Unique Turner painting rescued

6 December 2005

The last privately owned Lake District watercolour by J M W Turner is being put on display in the Lake District having just been bought by the Wordsworth Trust in Grasmere.

Ullswater, Cumberland by JMW Turner
Ullswater, Cumberland by JMW Turner

The drawing, Ullswater, Cumberland, was bought for £300,000. It was funded in full by the National Heritage Memorial Fund (NHMF), the National Art Collections Fund (Art Fund), the V&A/Museums, Libraries and Archives Purchase Grant Scheme, the Golden Trust and an anonymous donor.

It was a long-held ambition of Robert Woof, Director of the Wordsworth Trust, to acquire a Turner of the Lake District to add to an already comprehensive collection of watercolours showing the development of landscape art in the Lake District. The painting arrived in Grasmere shortly before Dr Woof’s recent death and he took great delight in its arrival and arranging for it to be put on display.

The drawing has gone on show in the Wordsworth Museum, alongside Dove Cottage in Grasmere. It is the highlight of the recently opened Treasures of the Wordsworth Trust exhibition, which celebrates the trust's collections of books, manuscripts and art work.

The trust already has an extensive collection of fine art from the romantic period with nearly all major artists who visited the Lakes represented. However, Turner was the notable gap.

Completed in 1835, it was the last great watercolour of the Lake District by Turner still in private hands, and its sale marked the trust's only opportunity to acquire a Turner. The watercolour was one of a set commissioned by Charles Heath for a series Picturesque Views of England and Wales. A total of 96 plates were published between 1827 and 1838.

Turner was famously championed by the art critic John Ruskin, who lived at Coniston in the Lake District and was also an admirer of Wordsworth. Ruskin described the England and Wales series as “the great central work of Turner's life” and he particularly singled out Ullswater for praise as being in “the most perfect peace”.

Charles Waddington, acting director of the Wordsworth Trust, said Robert Woof had been both delighted and worried when offered the drawing.

“It has been our ambition for so long to have a Turner as the keystone to this collection but our concern was how to raise so much money quickly when we also knew this would be our very last chance to acquire a Turner of exhibition standard. We are very fortunate indeed in this country to have organisations who were so quick to rally round to ensure that this very fine drawing was able to come to Cumbria where it can be seen alongside works by Farington, Gilpin, Towne, ‘Warwick’ Smith, White Abbott and many others.”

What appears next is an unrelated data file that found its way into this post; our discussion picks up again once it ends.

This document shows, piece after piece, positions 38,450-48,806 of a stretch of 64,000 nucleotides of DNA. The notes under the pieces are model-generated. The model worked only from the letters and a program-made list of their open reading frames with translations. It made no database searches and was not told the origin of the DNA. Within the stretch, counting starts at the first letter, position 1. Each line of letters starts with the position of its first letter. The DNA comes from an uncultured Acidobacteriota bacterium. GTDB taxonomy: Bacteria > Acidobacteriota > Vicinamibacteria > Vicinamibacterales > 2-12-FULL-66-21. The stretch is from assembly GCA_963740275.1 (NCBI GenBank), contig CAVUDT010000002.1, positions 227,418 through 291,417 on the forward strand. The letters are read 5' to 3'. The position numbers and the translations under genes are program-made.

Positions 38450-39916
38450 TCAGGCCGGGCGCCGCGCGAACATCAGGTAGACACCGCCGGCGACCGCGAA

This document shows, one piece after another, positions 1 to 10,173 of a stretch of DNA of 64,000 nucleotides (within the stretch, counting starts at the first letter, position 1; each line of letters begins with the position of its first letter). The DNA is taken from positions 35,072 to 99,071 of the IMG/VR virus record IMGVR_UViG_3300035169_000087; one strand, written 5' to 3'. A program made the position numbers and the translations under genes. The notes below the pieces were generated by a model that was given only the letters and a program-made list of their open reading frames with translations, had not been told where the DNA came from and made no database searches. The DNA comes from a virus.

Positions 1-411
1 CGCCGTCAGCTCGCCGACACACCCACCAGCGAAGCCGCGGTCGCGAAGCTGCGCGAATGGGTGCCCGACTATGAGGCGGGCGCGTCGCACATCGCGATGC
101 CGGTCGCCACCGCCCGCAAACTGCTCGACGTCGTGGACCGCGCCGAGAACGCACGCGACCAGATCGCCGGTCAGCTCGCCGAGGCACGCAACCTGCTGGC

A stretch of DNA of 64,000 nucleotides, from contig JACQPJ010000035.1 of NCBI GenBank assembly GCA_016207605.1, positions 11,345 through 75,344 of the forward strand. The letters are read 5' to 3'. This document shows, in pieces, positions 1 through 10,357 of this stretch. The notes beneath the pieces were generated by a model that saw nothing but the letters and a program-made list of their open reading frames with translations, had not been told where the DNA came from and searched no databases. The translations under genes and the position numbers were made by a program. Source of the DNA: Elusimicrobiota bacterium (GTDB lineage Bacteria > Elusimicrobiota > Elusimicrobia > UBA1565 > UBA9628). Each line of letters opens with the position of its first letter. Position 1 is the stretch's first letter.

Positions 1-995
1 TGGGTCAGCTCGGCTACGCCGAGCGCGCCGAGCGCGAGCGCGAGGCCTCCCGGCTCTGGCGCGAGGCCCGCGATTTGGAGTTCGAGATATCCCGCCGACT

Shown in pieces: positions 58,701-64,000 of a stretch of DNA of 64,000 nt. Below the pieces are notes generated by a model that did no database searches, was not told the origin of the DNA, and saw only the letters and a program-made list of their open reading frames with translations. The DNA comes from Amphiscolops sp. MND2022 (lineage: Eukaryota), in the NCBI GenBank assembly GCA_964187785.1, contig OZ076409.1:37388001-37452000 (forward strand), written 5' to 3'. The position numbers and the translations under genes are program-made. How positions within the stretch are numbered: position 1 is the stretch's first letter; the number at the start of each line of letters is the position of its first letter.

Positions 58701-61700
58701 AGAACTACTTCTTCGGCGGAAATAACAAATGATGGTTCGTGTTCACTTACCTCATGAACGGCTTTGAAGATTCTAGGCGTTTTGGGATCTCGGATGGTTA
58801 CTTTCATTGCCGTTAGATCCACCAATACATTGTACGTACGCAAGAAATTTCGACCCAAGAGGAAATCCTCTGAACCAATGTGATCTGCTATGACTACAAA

Stephen Johnson, Head of the National Heritage Memorial Fund, said: “Rescuing this extraordinary painting is a wonderful way to help us celebrate our Silver Jubilee this year as Turner, Wordsworth and even the Lake District itself are all such important British heritage icons. Over the past 25 years, the NHMF has been able to save over 1,200 treasured items and landscapes for the nation, ranging from the Flying Scotsman to the Brecon Beacons, and this Turner is a fantastic addition to that.”

Stephen Hebron, head of exhibitions said: “Turner based this wonderful view on sketches he made on his first tour of the north of England in 1797, but he also drew upon more recent memories of the Swiss Alps, and marvellously conveys the mood of an alpine lake. John Ruskin called it ‘one of three [drawings] that are in the most perfect peace’.”

David Barrie, Director of the Art Fund, said “We had to help the Wordsworth Trust take advantage of the exceptional opportunity to acquire this magnificent Lake District scene. It is a wonderfully appropriate addition to their collection and a fine memorial to the man who devoted so much time and energy to building it: Robert Woof.”

Further information

Please contact Allan King, Press and PR Officer, The Wordsworth Trust
Phone: 015394 63524  Email:  a.king@wordsworth.org.uk.